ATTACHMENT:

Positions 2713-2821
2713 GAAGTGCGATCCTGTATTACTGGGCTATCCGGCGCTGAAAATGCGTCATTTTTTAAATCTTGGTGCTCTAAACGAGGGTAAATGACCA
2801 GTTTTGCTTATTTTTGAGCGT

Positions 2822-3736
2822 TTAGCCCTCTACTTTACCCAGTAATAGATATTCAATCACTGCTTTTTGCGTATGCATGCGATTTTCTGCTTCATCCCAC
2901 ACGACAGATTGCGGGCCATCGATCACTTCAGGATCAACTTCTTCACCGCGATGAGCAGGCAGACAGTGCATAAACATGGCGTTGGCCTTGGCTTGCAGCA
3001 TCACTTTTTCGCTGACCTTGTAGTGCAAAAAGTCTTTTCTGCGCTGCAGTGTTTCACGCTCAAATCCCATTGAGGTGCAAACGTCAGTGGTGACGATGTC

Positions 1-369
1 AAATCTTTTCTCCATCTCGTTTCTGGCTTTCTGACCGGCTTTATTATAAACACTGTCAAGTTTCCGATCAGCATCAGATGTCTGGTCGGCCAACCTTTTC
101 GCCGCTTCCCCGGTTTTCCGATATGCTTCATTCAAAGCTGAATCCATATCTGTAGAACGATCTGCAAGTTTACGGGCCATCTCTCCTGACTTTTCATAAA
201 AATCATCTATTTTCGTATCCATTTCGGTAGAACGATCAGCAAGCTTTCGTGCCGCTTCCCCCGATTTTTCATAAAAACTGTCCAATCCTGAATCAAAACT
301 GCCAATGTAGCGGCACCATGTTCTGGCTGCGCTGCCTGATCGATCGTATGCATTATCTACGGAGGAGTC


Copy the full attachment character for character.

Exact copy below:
Positions 2713-2821
2713 GAAGTGCGATCCTGTATTACTGGGCTATCCGGCGCTGAAAATGCGTCATTTTTTAAATCTTGGTGCTCTAAACGAGGGTAAATGACCA
2801 GTTTTGCTTATTTTTGAGCGT

Positions 2822-3736
2822 TTAGCCCTCTACTTTACCCAGTAATAGATATTCAATCACTGCTTTTTGCGTATGCATGCGATTTTCTGCTTCATCCCAC
2901 ACGACAGATTGCGGGCCATCGATCACTTCAGGATCAACTTCTTCACCGCGATGAGCAGGCAGACAGTGCATAAACATGGCGTTGGCCTTGGCTTGCAGCA
3001 TCACTTTTTCGCTGACCTTGTAGTGCAAAAAGTCTTTTCTGCGCTGCAGTGTTTCACGCTCAAATCCCATTGAGGTGCAAACGTCAGTGGTGACGATGTC

Positions 1-369
1 AAATCTTTTCTCCATCTCGTTTCTGGCTTTCTGACCGGCTTTATTATAAACACTGTCAAGTTTCCGATCAGCATCAGATGTCTGGTCGGCCAACCTTTTC
101 GCCGCTTCCCCGGTTTTCCGATATGCTTCATTCAAAGCTGAATCCATATCTGTAGAACGATCTGCAAGTTTACGGGCCATCTCTCCTGACTTTTCATAAA
201 AATCATCTATTTTCGTATCCATTTCGGTAGAACGATCAGCAAGCTTTCGTGCCGCTTCCCCCGATTTTTCATAAAAACTGTCCAATCCTGAATCAAAACT
301 GCCAATGTAGCGGCACCATGTTCTGGCTGCGCTGCCTGATCGATCGTATGCATTATCTACGGAGGAGTC